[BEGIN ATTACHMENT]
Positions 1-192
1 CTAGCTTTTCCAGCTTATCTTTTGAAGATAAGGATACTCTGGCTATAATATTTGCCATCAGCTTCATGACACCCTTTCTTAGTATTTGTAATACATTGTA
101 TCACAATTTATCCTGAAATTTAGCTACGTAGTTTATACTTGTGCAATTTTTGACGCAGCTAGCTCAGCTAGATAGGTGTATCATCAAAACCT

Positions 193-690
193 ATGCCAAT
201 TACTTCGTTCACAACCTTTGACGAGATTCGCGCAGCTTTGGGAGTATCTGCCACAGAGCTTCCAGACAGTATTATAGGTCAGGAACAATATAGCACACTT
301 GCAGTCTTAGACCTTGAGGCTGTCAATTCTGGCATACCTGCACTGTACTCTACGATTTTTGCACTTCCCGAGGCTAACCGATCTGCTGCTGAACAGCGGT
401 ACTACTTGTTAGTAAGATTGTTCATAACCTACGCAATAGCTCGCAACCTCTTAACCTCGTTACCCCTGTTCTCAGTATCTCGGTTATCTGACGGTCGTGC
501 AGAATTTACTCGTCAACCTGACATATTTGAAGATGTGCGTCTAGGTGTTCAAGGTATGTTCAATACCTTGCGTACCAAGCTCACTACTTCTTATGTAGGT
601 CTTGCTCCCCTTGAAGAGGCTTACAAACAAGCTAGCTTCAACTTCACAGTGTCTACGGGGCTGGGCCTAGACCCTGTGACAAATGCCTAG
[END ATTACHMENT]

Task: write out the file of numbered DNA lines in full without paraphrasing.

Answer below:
Positions 1-192
1 CTAGCTTTTCCAGCTTATCTTTTGAAGATAAGGATACTCTGGCTATAATATTTGCCATCAGCTTCATGACACCCTTTCTTAGTATTTGTAATACATTGTA
101 TCACAATTTATCCTGAAATTTAGCTACGTAGTTTATACTTGTGCAATTTTTGACGCAGCTAGCTCAGCTAGATAGGTGTATCATCAAAACCT

Positions 193-690
193 ATGCCAAT
201 TACTTCGTTCACAACCTTTGACGAGATTCGCGCAGCTTTGGGAGTATCTGCCACAGAGCTTCCAGACAGTATTATAGGTCAGGAACAATATAGCACACTT
301 GCAGTCTTAGACCTTGAGGCTGTCAATTCTGGCATACCTGCACTGTACTCTACGATTTTTGCACTTCCCGAGGCTAACCGATCTGCTGCTGAACAGCGGT
401 ACTACTTGTTAGTAAGATTGTTCATAACCTACGCAATAGCTCGCAACCTCTTAACCTCGTTACCCCTGTTCTCAGTATCTCGGTTATCTGACGGTCGTGC
501 AGAATTTACTCGTCAACCTGACATATTTGAAGATGTGCGTCTAGGTGTTCAAGGTATGTTCAATACCTTGCGTACCAAGCTCACTACTTCTTATGTAGGT
601 CTTGCTCCCCTTGAAGAGGCTTACAAACAAGCTAGCTTCAACTTCACAGTGTCTACGGGGCTGGGCCTAGACCCTGTGACAAATGCCTAG